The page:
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Archives for September 1999

Horn Book Reminiscence from Lee Kingman

By Lee Kingman My earliest memory of Bertha Mahony, before she added Miller to her name, begins with her feet. Small feet, proportioned to her small frame. As I was a lanky nine-year-old, I was almost as tall as she was. Her lack of size, however, had nothing to do with her authority, which was […]

Realms of Gold and Granite

The Bookshop for Boys and Girls was born, in a twelvemonth, with a pedigree and a distinguished list of patrons. Its role was largely determined from the outset. But life, real life, is also a string of accidents. Bertha Mahony was thirty-three and restless after ten years as a good right-hand at Boston’s Women’s Educational […]

The Bookshop for Boys and Girls

In the beginning, there was retail. In 1916, when there were no superstores, no thought of Internet shopping, and few notable children’s books for sale anywhere, the founding editor of the Horn Book, Bertha Mahony, opened a new bookshop in Boston. The Bookshop for Boys and Girls “Realms of Gold and Granite” by Barbara Bader […]

Horn Book Reminiscence from Elizabeth Orton Jones

by Elizabeth Orton Jones Tchrr-r-r-r! The phone would ring. I’d answer, and after a considerable while I’d hear a faint little quavery voice, as if someone were calling me from beyond the Pleiades…“E-li-i-izabeth?” It would be my dear friend Bertha Mahony Miller, calling from Ashburnham, Massachusetts, about seventeen miles from Mason, New Hampshire, where I […]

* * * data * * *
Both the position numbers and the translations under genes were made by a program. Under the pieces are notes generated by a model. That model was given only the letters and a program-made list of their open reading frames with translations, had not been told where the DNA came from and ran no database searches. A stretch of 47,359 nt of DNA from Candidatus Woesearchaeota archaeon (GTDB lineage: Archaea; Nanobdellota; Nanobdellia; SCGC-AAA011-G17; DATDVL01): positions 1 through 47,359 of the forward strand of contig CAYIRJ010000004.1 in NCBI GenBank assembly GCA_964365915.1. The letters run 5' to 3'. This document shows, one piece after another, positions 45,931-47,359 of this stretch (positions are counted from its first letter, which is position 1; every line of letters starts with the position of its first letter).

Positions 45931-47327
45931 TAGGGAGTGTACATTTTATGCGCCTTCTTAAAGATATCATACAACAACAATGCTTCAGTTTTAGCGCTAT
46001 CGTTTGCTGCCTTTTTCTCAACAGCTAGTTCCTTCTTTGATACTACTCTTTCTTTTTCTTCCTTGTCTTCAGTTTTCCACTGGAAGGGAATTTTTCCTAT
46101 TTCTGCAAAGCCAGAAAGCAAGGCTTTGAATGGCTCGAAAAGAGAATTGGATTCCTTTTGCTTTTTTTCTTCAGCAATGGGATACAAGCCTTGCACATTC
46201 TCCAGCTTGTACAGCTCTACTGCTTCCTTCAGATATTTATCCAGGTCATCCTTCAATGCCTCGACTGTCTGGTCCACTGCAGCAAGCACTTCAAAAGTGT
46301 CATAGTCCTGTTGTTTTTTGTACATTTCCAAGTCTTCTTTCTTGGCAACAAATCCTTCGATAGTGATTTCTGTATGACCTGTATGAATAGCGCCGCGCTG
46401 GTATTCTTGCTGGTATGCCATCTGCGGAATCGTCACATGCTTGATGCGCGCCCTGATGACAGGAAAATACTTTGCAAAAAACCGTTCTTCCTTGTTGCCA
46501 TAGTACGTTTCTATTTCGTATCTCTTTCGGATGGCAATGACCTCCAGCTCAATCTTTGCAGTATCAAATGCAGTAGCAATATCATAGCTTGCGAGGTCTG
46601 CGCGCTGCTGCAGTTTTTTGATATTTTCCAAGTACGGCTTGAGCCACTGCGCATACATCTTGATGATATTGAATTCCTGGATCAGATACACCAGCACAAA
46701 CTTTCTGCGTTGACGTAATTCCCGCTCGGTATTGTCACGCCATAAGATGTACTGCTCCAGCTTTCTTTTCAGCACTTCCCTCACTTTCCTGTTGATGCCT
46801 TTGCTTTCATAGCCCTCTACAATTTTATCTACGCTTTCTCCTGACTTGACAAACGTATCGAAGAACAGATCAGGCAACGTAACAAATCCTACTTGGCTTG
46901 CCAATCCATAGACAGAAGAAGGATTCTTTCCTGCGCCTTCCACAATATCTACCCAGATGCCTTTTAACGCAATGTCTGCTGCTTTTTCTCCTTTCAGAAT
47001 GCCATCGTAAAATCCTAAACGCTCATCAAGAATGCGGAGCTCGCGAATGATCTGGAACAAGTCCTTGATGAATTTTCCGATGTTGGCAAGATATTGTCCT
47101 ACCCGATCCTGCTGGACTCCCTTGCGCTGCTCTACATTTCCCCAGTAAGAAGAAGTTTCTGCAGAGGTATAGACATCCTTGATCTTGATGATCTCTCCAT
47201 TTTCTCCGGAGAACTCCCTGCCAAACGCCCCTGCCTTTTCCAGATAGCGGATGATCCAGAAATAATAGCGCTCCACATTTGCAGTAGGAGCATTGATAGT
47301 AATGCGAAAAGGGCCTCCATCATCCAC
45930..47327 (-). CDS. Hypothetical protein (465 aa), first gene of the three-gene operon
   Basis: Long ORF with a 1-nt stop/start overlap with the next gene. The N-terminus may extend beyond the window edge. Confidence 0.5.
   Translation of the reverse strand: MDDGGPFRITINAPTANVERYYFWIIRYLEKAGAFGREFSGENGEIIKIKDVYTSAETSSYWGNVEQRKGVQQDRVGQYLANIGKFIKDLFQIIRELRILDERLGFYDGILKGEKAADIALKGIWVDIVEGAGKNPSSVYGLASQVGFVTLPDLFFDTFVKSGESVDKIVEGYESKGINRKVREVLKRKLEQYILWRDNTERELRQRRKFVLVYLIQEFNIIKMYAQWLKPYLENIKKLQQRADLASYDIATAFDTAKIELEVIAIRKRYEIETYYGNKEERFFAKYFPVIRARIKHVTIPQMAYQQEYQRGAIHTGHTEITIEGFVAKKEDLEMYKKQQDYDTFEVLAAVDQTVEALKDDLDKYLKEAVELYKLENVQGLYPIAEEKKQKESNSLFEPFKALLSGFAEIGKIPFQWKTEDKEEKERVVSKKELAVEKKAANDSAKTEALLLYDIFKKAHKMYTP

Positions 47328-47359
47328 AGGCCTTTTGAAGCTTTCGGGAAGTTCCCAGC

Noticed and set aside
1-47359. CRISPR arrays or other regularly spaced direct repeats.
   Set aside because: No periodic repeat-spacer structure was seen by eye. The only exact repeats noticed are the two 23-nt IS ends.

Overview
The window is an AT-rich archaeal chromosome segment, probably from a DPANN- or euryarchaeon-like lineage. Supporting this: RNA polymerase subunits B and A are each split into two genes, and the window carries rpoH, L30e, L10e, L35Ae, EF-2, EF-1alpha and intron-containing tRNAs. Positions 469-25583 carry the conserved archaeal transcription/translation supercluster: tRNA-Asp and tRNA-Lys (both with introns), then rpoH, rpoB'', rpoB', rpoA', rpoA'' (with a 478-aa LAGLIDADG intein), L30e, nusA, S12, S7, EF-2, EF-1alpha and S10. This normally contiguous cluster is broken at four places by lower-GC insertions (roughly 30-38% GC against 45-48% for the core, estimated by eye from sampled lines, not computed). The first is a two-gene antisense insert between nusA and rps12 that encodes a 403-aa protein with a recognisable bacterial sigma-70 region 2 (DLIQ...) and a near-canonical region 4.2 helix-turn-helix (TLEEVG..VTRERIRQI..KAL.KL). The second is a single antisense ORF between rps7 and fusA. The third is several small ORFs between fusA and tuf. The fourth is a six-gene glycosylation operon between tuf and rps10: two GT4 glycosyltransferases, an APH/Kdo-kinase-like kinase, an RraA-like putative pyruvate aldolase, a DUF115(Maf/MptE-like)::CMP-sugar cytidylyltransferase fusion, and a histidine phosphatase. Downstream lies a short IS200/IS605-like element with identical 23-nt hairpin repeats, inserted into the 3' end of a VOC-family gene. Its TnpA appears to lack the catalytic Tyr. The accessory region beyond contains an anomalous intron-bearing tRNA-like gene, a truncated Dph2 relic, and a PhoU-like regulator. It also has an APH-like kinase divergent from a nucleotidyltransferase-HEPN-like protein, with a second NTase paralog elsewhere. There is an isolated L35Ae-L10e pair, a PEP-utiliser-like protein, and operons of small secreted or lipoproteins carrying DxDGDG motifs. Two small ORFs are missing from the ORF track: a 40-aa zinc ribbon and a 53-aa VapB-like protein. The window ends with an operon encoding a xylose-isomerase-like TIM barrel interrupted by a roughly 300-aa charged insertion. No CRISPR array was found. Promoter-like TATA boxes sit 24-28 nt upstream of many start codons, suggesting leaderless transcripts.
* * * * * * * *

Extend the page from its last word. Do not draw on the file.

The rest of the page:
Horn Book Reminiscence from Lee Kingman

By Lee Kingman My earliest memory of Bertha Mahony, before she added Miller to her name, begins with her feet. Small feet, proportioned to her small frame. As I was a lanky nine-year-old, I was almost as tall as she was. Her lack of size, however, had nothing to do with her authority, which was […]

Realms of Gold and Granite

The Bookshop for Boys and Girls was born, in a twelvemonth, with a pedigree and a distinguished list of patrons. Its role was largely determined from the outset. But life, real life, is also a string of accidents. Bertha Mahony was thirty-three and restless after ten years as a good right-hand at Boston’s Women’s Educational […]

Horn Book Reminiscence from Isabel Wilner

From Isabel Wilner My acquaintance with the Horn Book began when I entered Carnegie Library School in Pittsburgh in September 1944. Our classrooms were located in the library itself, and it was there that I discovered bound volumes of the Horn Book, which I enjoyed reading for my personal pleasure whenever time permitted. Elizabeth Nesbitt […]

Horn Book Reminiscences From Jill Paton Walsh and John Rowe Townsend

From Jill Paton Walsh and John Rowe Townsend Paul Heins was a Bostonian born and bred: a perfect Bostonian gentleman. (He was not a Boston Brahmin, but then, you do not have to be a Brahmin to be a gentleman.) Ethel was a New Englander by adoption. Together they seemed to our British eyes to […]

Horn Book reminiscence from Jane Manthorne

From Jane Manthorne My association with The Horn Book Magazine and children’s books goes back more than fifty years. Recollections abound of encounters with the unexpected, the ridiculous, the bizarre, and — most often — thoughtful meetings with staff, authors, and books. My predilection in life and libraries and literature has always been for the […]

The Horn Book League

“The Horn Book League . . . , like the St. Nicholas League after which it was modeled and whose motto it bore, . . . was made up of artwork, poems, and essays sent in by boys and girls. The first column appeared in the March-April 1949 Horn Book under a headpiece designed by Hilda van Stockum, an […]